|Bid||37.87 x 800|
|Ask||37.88 x 1200|
|Day's Range||37.70 - 38.47|
|52 Week Range||18.58 - 39.47|
|Beta (3Y Monthly)||1.76|
|PE Ratio (TTM)||13.32|
|Earnings Date||Jan. 27, 2020 - Jan. 31, 2020|
|Forward Dividend & Yield||1.00 (2.57%)|
|1y Target Est||42.67|
Activist investor Carl Icahn on Wednesday urged the shareholders of HP Inc who agree with the merger with Xerox Holdings Corp to reach out to the personal computer maker's directors for immediate action. "HP shareholders deserve the opportunity to decide for themselves whether a combination with Xerox makes sense before the idea is summarily rejected by HP's board," Icahn said. Icahn, who has 10.85% stake in Xerox and 4.24% in HP, said the combination could yield over $2 billion in cost savings.
(Bloomberg) -- Carl Icahn is urging HP Inc. to push ahead with takeover talks with Xerox Holdings Corp., arguing the hardware maker’s standalone plans amount “to little more than rearranging the deck chairs on the Titanic.”A tie-up between the companies could yield more than $2 billion in synergies, the billionaire investor said in a letter addressed to HP shareholders Wednesday.“It is absurd for the HP board and management team, with such a history of underperformance and missteps, to claim to have had a sudden epiphany and now expect shareholders to trust them to execute a standalone restructuring plan,” Icahn said in the letter confirming an earlier report from Bloomberg.HP last month rejected an unsolicited, cash-and-stock offer from Xerox worth $22 per share, or about $33 billion. Xerox plans to go to HP shareholders to present its case for a deal. Icahn, who owns stakes in both companies, said he was perplexed over HP’s board and management refusing Xerox’s proposal for mutual due diligence to explore a takeover.HP’s decision to stonewall Xerox is also irrational and not in the best interest of shareholders, Icahn said.“I can say without exaggeration that the combination of HP and Xerox is one of the most obvious no-brainers I have ever encountered in my career -- one where activism should not even be necessary at all because the merits of the combination are so obvious to everybody involved,” Icahn said.The deal will likely get done but the process will stretch out for a little while, according to Anand Srinivasan, senior technology analyst with Bloomberg Intelligence.“Partially, the reticence is the structure of the deal,” he said in an interview. “Who’s in charge? Who’s not? Who’s buying whom? The other part of it is to maybe push up the premium and play a little harder to get.”Icahn urged his fellow shareholders to reach out to HP’s directors and let them know that immediate action is needed to explore this opportunity.A representative for Xerox declined to comment. A representative for HP wasn’t immediately available for comment.HP’s shares, which have fallen about 14% over the past year, rose 1.5% in trading Wednesday to C$19.93 a share as of 9:36 a.m. in New York. Xerox’s shares rose nearly 1%.Icahn is the largest shareholder in Xerox, with a nearly a 11% stake. He also owns 4.2% stake in HP, making him its fifth-largest holder, according to data compiled by Bloomberg.HP has said it’s open to exploring a deal, but only if it can do due diligence on Xerox. Xerox, in turn, has requested that HP opens its own books in order to proceed with the talks.Icahn said he sees no downside to granting mutual due diligence. He also wondered whether HP was refusing the request as a delaying tactic so that its chief executive officer and board members could keep their jobs.“I cannot believe that the recalcitrance of HP’s board is driven by any real confidence in its standalone restructuring plan, which the market, shareholders and analysts met with extreme indifference,” he said.HP has argued the proposal undervalues the company. It also raised concerns about Xerox’s ability to raise the necessary capital and its debt load as reasons for not granting Xerox mutual due diligence.(Updates with analayst comments in paragraph seven, share prices in eleventh paragraph.)To contact the reporter on this story: Scott Deveau in New York at email@example.comTo contact the editors responsible for this story: Liana Baker at firstname.lastname@example.org, Matthew MonksFor more articles like this, please visit us at bloomberg.com©2019 Bloomberg L.P.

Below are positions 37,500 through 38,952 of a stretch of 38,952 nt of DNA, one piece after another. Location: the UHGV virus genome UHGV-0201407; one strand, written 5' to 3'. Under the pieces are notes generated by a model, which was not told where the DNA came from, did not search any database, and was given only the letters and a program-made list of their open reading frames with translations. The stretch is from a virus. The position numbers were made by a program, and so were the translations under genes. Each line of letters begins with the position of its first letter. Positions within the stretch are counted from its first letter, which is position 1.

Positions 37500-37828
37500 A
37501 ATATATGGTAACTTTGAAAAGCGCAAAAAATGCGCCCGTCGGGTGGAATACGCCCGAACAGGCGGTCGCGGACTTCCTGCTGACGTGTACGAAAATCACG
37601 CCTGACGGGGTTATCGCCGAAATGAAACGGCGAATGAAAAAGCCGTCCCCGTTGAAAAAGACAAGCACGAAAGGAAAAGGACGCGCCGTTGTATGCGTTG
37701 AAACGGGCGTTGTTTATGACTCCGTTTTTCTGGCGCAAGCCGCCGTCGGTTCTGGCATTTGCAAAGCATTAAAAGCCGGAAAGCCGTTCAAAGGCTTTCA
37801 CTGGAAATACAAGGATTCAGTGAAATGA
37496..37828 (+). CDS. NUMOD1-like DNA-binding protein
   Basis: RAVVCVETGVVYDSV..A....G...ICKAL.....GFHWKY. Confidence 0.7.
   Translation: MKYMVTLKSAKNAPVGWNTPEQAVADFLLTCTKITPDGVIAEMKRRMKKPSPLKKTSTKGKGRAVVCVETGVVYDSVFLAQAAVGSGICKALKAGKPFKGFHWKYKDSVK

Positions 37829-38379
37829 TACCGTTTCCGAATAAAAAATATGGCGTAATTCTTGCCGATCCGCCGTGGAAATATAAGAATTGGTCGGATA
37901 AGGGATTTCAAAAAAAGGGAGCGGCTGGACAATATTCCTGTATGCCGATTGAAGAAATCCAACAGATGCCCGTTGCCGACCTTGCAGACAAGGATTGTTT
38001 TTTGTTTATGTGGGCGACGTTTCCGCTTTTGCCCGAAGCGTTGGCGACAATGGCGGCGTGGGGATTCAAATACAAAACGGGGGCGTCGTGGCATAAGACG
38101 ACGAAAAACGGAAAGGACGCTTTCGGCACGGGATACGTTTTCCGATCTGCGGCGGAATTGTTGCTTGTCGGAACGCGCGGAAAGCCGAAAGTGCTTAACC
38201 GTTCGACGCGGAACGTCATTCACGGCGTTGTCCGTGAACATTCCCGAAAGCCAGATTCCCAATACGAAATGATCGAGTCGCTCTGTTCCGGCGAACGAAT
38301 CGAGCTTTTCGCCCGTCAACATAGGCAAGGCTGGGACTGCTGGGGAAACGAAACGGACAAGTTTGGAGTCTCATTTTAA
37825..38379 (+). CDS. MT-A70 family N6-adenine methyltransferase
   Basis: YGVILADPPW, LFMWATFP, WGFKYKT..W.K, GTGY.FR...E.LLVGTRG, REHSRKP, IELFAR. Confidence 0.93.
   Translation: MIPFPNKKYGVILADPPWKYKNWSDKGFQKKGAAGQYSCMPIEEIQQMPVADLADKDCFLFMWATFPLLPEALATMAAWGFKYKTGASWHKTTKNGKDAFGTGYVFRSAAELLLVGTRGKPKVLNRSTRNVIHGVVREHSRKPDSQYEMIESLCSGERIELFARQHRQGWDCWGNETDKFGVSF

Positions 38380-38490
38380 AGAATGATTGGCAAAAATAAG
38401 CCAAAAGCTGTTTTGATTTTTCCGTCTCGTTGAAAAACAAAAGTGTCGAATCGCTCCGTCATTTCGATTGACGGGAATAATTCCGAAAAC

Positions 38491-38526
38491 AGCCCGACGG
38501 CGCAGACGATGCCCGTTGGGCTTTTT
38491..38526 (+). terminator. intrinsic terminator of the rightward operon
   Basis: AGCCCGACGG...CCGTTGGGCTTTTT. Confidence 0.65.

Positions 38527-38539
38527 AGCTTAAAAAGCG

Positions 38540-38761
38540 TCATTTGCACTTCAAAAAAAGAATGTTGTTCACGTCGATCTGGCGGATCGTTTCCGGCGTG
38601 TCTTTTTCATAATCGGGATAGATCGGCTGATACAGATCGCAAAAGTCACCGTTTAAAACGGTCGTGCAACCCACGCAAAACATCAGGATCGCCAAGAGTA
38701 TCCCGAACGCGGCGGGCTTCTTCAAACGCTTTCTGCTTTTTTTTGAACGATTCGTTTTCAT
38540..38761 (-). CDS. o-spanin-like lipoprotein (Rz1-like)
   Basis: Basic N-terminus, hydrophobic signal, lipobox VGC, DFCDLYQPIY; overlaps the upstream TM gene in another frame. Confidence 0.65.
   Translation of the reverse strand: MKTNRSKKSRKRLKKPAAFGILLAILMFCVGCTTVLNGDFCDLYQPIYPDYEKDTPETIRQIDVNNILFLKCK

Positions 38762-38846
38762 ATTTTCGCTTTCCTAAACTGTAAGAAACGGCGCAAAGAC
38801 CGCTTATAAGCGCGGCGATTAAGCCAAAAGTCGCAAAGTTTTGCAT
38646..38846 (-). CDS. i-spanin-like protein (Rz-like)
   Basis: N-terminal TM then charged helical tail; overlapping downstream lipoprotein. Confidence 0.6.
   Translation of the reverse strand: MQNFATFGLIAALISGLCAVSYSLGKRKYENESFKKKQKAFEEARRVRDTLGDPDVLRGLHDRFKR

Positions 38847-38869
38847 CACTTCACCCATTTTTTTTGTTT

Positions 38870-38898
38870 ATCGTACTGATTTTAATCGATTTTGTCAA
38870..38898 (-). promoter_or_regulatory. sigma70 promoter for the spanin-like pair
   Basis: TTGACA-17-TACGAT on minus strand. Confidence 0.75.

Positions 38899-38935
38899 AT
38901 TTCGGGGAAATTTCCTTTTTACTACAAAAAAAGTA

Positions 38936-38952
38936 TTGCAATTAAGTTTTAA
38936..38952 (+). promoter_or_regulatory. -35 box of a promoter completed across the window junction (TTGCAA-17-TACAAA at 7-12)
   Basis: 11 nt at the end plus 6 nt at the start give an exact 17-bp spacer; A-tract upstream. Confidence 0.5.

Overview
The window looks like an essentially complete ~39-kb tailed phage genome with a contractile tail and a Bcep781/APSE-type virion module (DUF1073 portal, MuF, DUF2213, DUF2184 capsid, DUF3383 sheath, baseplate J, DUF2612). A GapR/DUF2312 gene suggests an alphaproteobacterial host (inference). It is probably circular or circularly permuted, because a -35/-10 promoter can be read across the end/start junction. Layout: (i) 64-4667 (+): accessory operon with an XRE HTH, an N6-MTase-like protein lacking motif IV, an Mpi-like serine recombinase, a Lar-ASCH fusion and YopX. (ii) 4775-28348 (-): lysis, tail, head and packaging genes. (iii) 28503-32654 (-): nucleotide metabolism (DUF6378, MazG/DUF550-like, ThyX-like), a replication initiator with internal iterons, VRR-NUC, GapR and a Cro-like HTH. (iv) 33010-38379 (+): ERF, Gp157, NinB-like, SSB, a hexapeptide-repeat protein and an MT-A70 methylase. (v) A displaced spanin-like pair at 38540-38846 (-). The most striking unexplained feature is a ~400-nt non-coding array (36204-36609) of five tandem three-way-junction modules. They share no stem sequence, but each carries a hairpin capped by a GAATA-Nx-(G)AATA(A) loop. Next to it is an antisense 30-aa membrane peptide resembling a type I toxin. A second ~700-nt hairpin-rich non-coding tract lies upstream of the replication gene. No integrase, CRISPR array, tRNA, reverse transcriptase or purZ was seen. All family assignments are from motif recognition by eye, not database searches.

Investing.com - Xerox (NYSE:XRX) tumbled in midday trade on Tuesday after it lowered its guidance for 2019 due to ending its Fujifilm relationship.
Xerox Holdings Corporation Vice Chairman & CEO John Visentin and Bill Osbourn, executive vice president and CFO, at Credit Suisse Tech Conference.
Xerox fired the latest volley in the Xerox -HP merger letter wars today. Xerox CEO John Visentin wrote to the HP board that his company planned to take its $33.5 billion offer directly to HP shareholders.